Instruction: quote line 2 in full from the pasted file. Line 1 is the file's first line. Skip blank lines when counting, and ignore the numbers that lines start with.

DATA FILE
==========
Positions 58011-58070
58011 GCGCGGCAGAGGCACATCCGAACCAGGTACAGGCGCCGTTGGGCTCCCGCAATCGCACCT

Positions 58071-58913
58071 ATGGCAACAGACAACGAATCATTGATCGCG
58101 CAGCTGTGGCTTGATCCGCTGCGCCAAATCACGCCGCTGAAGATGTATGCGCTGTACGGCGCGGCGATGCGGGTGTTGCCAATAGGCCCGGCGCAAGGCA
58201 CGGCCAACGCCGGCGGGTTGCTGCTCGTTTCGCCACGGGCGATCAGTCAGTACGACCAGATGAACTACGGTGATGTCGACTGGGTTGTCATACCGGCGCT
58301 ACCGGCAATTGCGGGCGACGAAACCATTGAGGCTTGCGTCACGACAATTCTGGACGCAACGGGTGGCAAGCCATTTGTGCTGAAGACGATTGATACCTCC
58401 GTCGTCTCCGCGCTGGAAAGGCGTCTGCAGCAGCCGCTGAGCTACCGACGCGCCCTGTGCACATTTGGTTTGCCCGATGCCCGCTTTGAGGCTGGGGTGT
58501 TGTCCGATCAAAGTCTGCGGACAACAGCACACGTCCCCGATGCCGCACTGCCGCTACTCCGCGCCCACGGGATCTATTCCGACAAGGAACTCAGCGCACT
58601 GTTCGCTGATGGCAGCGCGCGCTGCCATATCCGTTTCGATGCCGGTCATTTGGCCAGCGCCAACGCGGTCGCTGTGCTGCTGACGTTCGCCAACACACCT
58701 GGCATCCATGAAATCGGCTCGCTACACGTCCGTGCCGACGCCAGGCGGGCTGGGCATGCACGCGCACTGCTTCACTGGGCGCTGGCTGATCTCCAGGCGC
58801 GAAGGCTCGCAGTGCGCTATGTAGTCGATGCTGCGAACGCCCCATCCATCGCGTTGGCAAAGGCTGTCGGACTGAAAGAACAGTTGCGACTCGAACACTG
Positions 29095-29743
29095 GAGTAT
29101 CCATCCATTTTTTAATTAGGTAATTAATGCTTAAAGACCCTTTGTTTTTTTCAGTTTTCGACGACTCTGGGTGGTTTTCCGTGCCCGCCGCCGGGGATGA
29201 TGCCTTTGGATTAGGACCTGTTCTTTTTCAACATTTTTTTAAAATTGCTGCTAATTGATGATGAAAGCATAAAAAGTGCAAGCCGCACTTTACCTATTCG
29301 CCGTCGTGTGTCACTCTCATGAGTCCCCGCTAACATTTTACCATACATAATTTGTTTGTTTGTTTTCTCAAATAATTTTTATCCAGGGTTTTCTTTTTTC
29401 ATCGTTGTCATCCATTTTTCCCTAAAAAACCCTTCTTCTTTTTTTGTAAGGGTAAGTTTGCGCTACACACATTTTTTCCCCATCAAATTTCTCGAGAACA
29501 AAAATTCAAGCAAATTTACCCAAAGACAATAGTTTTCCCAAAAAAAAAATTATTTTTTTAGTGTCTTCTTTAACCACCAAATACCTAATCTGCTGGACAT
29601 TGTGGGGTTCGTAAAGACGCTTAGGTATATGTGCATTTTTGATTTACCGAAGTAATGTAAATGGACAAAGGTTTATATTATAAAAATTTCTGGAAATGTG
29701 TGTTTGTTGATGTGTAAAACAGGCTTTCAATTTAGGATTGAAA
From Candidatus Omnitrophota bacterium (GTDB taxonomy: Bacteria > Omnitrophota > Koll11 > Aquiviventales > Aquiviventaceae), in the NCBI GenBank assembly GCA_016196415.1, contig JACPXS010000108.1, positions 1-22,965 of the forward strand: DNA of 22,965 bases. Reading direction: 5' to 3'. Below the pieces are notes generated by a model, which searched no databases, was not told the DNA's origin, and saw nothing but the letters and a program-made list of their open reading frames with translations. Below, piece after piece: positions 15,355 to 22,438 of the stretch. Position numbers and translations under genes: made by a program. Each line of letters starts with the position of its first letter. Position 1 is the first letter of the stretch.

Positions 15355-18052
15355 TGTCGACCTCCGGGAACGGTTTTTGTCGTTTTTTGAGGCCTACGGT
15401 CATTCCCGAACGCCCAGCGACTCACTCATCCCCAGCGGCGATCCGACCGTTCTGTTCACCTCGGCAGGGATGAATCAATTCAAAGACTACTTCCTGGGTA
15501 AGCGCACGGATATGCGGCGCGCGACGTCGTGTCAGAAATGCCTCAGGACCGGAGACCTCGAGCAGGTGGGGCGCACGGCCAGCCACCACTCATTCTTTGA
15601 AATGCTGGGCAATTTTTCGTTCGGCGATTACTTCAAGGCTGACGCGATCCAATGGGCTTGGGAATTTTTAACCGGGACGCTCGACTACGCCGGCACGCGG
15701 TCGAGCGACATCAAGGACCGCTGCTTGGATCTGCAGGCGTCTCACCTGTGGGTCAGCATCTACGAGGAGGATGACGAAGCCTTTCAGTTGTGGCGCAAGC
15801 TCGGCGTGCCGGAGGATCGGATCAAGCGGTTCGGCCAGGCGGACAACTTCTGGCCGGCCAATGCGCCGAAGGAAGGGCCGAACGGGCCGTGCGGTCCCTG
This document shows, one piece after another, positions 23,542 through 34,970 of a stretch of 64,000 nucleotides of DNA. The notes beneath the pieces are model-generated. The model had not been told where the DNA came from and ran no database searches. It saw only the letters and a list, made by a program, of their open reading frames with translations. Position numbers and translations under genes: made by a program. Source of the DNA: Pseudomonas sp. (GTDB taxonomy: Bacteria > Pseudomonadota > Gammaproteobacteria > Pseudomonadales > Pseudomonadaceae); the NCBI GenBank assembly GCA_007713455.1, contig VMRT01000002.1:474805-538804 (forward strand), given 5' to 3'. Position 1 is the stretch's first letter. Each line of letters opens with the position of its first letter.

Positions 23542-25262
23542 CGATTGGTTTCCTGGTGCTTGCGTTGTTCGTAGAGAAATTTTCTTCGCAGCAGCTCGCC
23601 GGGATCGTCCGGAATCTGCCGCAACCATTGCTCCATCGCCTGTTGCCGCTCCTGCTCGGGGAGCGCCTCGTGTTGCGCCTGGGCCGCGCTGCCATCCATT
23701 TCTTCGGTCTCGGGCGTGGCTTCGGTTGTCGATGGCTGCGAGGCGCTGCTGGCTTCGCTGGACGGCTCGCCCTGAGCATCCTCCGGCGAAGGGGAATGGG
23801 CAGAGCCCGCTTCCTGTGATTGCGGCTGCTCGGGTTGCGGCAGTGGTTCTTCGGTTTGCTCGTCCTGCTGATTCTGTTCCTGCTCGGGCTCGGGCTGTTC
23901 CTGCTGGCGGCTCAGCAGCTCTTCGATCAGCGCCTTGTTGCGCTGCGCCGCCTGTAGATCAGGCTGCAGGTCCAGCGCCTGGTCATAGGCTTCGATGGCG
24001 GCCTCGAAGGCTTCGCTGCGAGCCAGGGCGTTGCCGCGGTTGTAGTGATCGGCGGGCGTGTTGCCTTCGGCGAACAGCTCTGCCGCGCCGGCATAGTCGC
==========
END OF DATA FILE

58011 GCGCGGCAGAGGCACATCCGAACCAGGTACAGGCGCCGTTGGGCTCCCGCAATCGCACCT